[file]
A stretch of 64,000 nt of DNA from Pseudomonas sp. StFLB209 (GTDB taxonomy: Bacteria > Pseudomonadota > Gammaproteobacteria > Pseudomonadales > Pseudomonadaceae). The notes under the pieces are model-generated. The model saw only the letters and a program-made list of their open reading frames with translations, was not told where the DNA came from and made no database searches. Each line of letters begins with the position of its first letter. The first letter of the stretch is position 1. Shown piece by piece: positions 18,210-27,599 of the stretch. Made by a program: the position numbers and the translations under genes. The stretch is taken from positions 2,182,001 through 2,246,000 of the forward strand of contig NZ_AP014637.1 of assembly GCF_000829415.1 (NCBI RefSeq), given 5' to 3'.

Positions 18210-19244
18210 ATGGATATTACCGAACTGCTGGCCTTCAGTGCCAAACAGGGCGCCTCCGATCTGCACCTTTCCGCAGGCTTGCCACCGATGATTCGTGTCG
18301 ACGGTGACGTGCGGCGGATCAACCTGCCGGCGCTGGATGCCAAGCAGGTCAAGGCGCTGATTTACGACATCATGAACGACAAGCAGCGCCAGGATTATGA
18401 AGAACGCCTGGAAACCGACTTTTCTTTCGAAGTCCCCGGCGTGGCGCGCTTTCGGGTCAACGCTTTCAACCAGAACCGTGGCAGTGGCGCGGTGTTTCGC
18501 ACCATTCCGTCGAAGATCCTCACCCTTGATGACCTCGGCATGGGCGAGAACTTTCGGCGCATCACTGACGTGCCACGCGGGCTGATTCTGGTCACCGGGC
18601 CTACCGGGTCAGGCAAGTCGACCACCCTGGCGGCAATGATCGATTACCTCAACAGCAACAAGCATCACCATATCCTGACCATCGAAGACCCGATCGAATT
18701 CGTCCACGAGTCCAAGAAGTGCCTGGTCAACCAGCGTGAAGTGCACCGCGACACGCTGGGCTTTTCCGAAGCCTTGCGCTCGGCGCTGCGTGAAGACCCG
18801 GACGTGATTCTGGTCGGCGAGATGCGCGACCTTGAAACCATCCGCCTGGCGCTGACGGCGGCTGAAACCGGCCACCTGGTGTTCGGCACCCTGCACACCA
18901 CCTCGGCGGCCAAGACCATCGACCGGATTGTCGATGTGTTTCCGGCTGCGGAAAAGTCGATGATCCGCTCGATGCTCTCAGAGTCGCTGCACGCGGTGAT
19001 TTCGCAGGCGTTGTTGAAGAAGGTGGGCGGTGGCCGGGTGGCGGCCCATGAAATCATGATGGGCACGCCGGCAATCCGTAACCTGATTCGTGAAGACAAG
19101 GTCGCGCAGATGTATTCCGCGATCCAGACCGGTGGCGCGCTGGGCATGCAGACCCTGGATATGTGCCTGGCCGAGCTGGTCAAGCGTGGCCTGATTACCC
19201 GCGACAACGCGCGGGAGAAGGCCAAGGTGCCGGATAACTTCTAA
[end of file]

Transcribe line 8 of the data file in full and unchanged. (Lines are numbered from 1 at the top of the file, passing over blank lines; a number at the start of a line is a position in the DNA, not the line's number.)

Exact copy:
18701 CGTCCACGAGTCCAAGAAGTGCCTGGTCAACCAGCGTGAAGTGCACCGCGACACGCTGGGCTTTTCCGAAGCCTTGCGCTCGGCGCTGCGTGAAGACCCG